Our euphoria with the G-tube at home lasted approximately a day and a half after our hospital discharge. The good news: it’s still so easy feeding Andrew! Just put the formula through the tube and then done! The bad news: No matter what the rate or volume of feed through his new Kangaroo Joey Feeding Pump, Andrew is miserable, gassy, and needs to be vented constantly. The food basically comes back out whenever we vent him. For a while, we had reasonable success feeding him via gravity feeds using a syringe, bolus-style. But while he could tolerate 4 ounces of formula at first, he became increasingly less tolerant. It went down to 3 ounces, then 2 ounces. And now he can only drink 1 ounce at a time without vomiting it all up almost immediately. He also spends most of the day chewing on something, swallowing more air, constantly refluxing, and occasionally gagging. Lovely. So he has lost two pounds since he’s had his g-tube placed and is back down to a whopping 18 pounds. Our GI doctor and the surgeon are obviously concerned. But I think it’s clear they have no idea what’s going on, exactly. Andrew’s been drinking 3-5 ounces total the past couple of days. We were hoping he’d have a minimum of 30 ounces after the surgery. I think it’s just a weird cerebral palsy-related neurological thing and, hopefully, the food intolerance will pass.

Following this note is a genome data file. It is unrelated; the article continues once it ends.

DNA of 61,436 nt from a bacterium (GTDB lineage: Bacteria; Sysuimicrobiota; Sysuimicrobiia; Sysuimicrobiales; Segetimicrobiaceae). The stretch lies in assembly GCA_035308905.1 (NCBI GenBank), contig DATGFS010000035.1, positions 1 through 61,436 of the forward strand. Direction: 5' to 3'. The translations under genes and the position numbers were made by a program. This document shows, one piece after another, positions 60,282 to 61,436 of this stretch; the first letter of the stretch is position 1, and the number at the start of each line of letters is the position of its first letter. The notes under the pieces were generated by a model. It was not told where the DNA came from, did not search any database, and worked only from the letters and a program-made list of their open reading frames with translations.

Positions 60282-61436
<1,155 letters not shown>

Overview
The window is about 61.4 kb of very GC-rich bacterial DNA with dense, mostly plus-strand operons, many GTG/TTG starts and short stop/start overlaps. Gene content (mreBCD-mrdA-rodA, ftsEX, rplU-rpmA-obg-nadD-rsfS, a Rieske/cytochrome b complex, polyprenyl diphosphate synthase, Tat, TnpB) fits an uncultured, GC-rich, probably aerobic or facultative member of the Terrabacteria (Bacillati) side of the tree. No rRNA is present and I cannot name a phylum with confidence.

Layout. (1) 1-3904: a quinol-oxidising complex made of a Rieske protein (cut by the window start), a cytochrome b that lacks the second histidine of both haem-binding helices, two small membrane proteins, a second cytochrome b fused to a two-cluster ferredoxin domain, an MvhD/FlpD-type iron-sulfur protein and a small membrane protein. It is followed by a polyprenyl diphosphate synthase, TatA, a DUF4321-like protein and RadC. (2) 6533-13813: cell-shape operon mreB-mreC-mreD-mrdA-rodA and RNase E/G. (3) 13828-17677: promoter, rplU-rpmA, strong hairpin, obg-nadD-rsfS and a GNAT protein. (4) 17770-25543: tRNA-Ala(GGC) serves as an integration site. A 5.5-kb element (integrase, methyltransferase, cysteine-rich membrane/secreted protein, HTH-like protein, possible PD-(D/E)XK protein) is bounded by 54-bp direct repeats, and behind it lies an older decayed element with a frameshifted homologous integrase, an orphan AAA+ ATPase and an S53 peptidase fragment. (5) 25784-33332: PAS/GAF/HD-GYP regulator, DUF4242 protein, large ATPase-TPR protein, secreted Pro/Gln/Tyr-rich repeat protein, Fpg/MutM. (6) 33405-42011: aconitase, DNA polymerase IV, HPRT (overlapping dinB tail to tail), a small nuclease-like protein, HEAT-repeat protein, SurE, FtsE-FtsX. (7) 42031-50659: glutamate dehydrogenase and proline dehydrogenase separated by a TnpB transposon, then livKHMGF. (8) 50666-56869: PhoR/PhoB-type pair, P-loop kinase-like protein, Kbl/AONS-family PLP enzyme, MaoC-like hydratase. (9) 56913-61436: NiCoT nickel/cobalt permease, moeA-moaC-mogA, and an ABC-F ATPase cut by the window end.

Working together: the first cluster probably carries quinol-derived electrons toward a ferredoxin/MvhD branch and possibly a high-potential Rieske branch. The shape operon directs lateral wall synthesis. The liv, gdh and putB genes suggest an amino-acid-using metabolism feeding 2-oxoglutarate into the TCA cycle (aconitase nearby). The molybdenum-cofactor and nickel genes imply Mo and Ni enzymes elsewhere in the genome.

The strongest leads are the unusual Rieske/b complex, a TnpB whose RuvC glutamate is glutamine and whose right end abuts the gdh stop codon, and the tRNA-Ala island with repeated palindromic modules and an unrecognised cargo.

And, of course, another night in the hospital. This time, for an overnight EEG to see what was going on with Andrew’s seizures. Basically, whereas we couldn’t see his seizures before, we can definitely see them now. And, apparently, Andrew is having seizures all day long. They may look pretty benign but are rather sinister: he tenses a bit, looks up , and gazes to the right or left. When most people watch him, they think he is being curious and adorable. I don’t usually share that they’re seizures. The other seizure type he has is that he looks as if he’s completely zoned out and it’s difficult to get his attention. So, for now, he will continue with a medication called Zonegran/zonisamide. We’re just going to add a fairly new drug called Banzel/rufinamide to his daily cocktail of drugs. Banzel is a fairly new FDA-approved drug for the treatment of Lennox Gastaut Syndrome. Seizures, at their worst, have a way of stealing the essence of a person. For Andrew, it means he is often in his own world and unable to come out of it easily, unable to smile, unable to respond to external stimuli.
Adding to Andrew’s thrilling week, we took him to his first dentist appointment today. Unlike his twin, Eleanor, who has lovely pearly whites, Andrew’s teeth have always been tiny, chipped, yellow, and stained. The weak teeth situation is likely a result of his prematurity, poor nourishment from not eating in the NICU for four months, and the countless number of medications he has been on. Fortunately, there are no cavities. We are to return in six months, however, when all his baby teeth are in. At that point, Andrew will likely be sedated, taken to the OR, and have his teeth all restored and covered with a protective enamel of some sort.
But between his feeding and neurological woes, Andrew has been a bit listless, sad, and rarely cracks a smile anymore. The poor guy just looks exhausted :(. Hopefully, our next update will be a more positive one.